Karlan and Appel want us to believe that Randomized Control Trials (RCTs) are an essential tool in identifying solutions to problems through research.  In fact, there is clear evidence that they think this is the only way to do research.  They continuously, and condescendingly, equate “rigor” with the use of RCTs, which begs the question: Are all the people who generate evidence about what works and what does not work without using RCTs not doing rigorous work?  Are RCTs the only way to get to the truth of the matter?

Given that Karlan and Appel devote so many chapters to microfinance, we can dig deeper into the truth of their assertion about RCTs by looking at what they have learned about microfinance through RCTs.  The first thing to note is that, for those who have been in the field a long time, many of the stories Karlan and Appel tell are not new.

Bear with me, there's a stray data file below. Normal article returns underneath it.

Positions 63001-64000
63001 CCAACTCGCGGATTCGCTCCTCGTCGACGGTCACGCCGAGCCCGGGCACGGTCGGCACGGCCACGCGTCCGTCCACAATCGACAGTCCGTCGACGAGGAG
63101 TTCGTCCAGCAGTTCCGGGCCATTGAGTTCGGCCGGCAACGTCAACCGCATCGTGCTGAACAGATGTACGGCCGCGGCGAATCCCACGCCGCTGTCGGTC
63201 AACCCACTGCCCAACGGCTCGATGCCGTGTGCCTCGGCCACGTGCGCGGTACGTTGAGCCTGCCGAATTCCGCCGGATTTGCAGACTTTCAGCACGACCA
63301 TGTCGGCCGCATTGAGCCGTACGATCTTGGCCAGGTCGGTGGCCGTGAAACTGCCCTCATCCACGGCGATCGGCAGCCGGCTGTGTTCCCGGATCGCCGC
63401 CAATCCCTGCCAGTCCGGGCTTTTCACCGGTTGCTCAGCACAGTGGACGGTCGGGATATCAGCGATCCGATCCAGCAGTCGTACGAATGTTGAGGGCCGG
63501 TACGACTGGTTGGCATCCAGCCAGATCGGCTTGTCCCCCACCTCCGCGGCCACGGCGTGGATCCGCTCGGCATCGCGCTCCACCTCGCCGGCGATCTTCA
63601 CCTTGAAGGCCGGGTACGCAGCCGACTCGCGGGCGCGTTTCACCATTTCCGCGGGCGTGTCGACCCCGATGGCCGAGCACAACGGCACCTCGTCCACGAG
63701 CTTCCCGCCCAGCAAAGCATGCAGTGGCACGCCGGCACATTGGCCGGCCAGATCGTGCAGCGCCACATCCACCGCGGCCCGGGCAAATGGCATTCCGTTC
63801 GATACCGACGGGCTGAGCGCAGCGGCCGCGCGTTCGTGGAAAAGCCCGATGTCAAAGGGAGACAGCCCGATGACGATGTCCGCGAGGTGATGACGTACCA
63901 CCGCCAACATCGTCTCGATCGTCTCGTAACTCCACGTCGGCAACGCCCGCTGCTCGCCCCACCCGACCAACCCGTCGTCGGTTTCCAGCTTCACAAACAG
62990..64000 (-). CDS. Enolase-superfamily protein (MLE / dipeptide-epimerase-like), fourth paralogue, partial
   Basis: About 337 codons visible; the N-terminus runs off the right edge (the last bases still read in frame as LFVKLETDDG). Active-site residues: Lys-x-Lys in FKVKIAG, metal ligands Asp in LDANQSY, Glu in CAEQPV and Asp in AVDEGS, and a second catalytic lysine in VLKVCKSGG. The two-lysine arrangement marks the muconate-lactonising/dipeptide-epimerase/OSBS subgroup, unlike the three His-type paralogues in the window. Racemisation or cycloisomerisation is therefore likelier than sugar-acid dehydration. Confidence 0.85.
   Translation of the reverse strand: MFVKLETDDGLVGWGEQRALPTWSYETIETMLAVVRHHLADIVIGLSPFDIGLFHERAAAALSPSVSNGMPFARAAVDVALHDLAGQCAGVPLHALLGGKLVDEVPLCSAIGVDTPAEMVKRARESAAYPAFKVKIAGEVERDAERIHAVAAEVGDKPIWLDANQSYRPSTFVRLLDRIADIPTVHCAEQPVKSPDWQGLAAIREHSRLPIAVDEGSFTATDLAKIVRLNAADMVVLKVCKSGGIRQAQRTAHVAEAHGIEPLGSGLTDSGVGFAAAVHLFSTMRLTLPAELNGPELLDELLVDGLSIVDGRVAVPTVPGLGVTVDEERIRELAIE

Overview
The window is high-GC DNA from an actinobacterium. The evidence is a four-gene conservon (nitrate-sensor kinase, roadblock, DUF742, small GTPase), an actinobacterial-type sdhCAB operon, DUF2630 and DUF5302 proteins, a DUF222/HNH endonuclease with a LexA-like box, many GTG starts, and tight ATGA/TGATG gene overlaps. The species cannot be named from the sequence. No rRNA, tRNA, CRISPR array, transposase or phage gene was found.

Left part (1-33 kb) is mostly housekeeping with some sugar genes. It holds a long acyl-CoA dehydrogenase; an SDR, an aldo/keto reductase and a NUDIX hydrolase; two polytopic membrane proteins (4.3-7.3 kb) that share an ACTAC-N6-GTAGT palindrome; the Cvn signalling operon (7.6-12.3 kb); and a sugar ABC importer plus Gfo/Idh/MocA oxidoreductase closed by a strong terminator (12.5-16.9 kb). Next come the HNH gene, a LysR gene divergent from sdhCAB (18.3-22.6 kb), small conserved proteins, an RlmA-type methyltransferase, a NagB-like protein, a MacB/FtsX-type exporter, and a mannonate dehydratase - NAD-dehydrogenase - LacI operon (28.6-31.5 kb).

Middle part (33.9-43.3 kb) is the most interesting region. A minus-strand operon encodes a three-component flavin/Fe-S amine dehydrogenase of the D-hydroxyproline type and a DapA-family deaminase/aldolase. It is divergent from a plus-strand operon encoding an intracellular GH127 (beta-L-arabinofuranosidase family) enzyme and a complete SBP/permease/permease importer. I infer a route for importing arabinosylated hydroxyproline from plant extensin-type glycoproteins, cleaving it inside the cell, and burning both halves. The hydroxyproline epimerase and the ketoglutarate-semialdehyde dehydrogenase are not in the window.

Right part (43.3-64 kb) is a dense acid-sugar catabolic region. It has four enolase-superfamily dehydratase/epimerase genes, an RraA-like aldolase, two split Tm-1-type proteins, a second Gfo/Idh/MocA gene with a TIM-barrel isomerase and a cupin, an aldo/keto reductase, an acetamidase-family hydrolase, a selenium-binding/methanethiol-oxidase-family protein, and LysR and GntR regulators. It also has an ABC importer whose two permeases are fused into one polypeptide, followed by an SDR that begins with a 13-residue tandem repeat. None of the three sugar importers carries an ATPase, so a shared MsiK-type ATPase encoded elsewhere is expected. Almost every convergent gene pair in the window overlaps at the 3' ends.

For example, Karlan and Appel report that requiring microcredit borrowers to spend their loan proceeds on a particular item, say business inventory, is a bad idea because it, at the very least, makes liars of your borrowers, and, at worst, forces them to engage in deceptive practices that undermine their ability to repay.  This is not news to many people in the field, and is discussed extensively by J.D. von Pischke in Finance at the Frontier, published in 1991.  Data from Financial Diaries I have done in India, Malawi, and Kenya and data from the book Portfolios of the Poor all show that loan money is fungible, and reveal what a sisyphian task it is to try to monitor its use.